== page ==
Dr. Emily Symmes, a Suterra entomologist discusses sustainable mating disruption puffers along with IPM and biocontrol with UAV-IQ.
UAV-IQ’s Thomas Grandperrin recently reached out to Dr. Emily Symmes, a Ph.D. entomologist and member of the Suterra team, to discuss the benefits of mating disruption. Like Suterra, UAV-IQ is a company dedicated to providing alternatives to farmers who recognize the drawbacks of an insecticide-only pest management approach. UAV-IQ primarily uses its drone technology to release beneficial insects over key points on clients’ farms, keeping pest populations down through augmentative biocontrol.
Dr. Emily Symmes.
Symmes is the Senior Manager of Field Services at Suterra and has extensive experience in Integrated Pest Management. Symmes has also done public outreach for Suterra before. Just this month, she appeared in the MyAgLife podcast discussing the benefits of using natural enemies to control pests.
Grandperrin’s article can be found here on the UAV-IQ website.
With Grandperrin, Symmes discusses how mating disruption can be an asset to growers who are looking to pursue an IPM strategy. Suterra’s MD’s are extremely versatile, coming in a variety of deployment platforms that can be selected to best fit your unique farm. Additionally, mating disruption only affects the species that the product is meant to target, which can be extremely helpful in an IPM program, as Symmes explains.
Because mating disruption only affects the intended pest species, beneficial insects in the orchard are unaffected. If allowed to thrive, beneficial natural predators can keep populations of pests under control without farmers even realizing it. Unfortunately, some growers learn the importance of beneficial insects the hard way, as Emily explains. While insecticides produce immediate results, they also run the risk of killing off critical control species.
“Pyrethroids are quite inexpensive, and when there’s no resistance, they can be effective if timed pretty well. But they have unintended consequences, like blowing up the spider mite populations by adversely impacting natural enemies, which in turn might increase the need for more miticide applications.”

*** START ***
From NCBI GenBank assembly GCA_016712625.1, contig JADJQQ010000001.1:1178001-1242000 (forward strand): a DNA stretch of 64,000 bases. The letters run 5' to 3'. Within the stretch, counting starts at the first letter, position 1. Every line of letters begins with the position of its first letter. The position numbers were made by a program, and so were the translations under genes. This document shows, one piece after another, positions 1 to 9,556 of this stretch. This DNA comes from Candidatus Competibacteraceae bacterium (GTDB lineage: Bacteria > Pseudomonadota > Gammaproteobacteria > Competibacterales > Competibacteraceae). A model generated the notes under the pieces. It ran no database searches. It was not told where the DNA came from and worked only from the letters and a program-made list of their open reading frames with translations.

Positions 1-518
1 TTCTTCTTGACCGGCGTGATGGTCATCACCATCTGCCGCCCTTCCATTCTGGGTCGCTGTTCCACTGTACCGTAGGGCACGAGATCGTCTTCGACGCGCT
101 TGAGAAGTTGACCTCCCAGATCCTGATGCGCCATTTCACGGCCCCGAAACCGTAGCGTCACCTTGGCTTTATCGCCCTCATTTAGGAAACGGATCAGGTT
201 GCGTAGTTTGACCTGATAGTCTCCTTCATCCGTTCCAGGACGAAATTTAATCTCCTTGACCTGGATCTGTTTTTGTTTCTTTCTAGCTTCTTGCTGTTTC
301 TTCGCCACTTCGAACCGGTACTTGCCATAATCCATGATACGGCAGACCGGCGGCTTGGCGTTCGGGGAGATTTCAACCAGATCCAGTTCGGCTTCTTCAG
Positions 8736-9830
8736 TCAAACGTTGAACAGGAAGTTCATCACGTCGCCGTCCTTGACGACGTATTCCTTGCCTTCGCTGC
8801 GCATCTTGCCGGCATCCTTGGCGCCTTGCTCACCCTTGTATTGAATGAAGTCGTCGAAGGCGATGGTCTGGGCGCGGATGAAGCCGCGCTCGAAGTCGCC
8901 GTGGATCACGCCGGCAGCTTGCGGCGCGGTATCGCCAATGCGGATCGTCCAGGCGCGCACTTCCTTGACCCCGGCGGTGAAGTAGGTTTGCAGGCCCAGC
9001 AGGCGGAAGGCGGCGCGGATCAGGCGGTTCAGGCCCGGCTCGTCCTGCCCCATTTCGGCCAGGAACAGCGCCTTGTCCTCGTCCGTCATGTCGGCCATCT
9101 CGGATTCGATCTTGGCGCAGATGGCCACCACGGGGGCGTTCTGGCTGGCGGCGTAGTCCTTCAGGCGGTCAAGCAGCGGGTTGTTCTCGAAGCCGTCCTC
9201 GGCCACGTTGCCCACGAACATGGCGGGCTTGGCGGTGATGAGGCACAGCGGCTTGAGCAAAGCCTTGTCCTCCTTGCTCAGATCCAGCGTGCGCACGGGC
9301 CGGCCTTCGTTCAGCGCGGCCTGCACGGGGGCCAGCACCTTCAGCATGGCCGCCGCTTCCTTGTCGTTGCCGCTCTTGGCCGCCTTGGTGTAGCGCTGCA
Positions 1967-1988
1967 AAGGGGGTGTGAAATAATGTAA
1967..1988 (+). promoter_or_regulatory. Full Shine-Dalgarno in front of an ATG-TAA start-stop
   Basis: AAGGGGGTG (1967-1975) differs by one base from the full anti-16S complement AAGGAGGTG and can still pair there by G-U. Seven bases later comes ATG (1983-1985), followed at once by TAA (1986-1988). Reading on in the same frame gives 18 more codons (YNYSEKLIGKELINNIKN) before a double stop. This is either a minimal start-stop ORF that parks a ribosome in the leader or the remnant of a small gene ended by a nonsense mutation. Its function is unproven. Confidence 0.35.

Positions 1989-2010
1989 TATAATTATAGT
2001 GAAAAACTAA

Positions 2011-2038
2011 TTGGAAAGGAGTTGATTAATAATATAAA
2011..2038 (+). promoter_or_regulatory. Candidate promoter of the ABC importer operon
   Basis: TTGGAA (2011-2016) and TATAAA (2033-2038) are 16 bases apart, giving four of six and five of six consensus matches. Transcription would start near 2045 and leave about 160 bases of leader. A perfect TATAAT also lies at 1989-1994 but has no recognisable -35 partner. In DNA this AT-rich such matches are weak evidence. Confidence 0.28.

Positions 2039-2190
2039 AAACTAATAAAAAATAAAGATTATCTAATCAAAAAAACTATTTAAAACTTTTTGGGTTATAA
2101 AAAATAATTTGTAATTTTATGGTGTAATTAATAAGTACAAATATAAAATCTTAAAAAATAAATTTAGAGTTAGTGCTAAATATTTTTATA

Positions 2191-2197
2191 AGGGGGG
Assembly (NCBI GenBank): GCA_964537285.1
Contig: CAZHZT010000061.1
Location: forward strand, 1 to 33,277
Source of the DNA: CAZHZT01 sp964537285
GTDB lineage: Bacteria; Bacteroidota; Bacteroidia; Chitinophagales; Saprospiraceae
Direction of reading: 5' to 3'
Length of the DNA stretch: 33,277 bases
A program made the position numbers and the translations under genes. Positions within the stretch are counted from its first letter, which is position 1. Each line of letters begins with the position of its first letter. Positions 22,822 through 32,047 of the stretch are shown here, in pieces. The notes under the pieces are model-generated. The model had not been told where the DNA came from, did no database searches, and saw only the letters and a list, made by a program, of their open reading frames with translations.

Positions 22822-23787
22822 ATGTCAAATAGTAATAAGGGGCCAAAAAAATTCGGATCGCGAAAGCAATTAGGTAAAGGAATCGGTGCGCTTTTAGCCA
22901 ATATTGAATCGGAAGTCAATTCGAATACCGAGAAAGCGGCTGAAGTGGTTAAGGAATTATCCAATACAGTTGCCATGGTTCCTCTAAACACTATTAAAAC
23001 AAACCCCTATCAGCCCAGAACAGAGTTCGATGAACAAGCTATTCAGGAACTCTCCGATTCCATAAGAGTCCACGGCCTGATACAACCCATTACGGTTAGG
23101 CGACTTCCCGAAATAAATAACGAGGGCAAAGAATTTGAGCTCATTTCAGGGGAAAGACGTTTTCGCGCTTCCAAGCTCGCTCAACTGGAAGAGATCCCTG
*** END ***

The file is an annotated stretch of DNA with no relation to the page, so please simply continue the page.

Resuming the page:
The species-specificity of MDs grants them some excellent synergy with augmentative biocontrol. In the past, many growers have criticized augmentative biocontrol, such as parasitoid wasp releases, as inefficient and costly since new populations of the insects regularly have to be re-released. However, Symmes explains that this perception is largely due to the fact that biocontrol species are just as vulnerable to insecticides as pests are.
“A grower perhaps would invest in the purchase and release of natural enemies, but then they would have to come in with broad-spectrum sprays and end up wiping out their investment.”
Parasitized Navel Orangeworm larva. Photo credit Dr. Emily Symmes
By using species-specific nontoxic pest management solutions like mating disruption, strategies like augmentative biocontrol suddenly become much more viable. When used in conjunction with each other, these technologies can form a robust blockade against pests by targeting problem insects at multiple stages of life. IPM plans can also help farmers avoid putting all of their eggs in one basket. With pesticide resistance on the rise and regulations on insecticides tightening, even ‘conventional’ growers can benefit from looking into how IPM may carry them into the future.
If you have questions about mating disruption, IPM, and how these strategies may fit into your form, the experts at Suterra are happy to help. Contact your local Suterra representative or send us a message online using this form.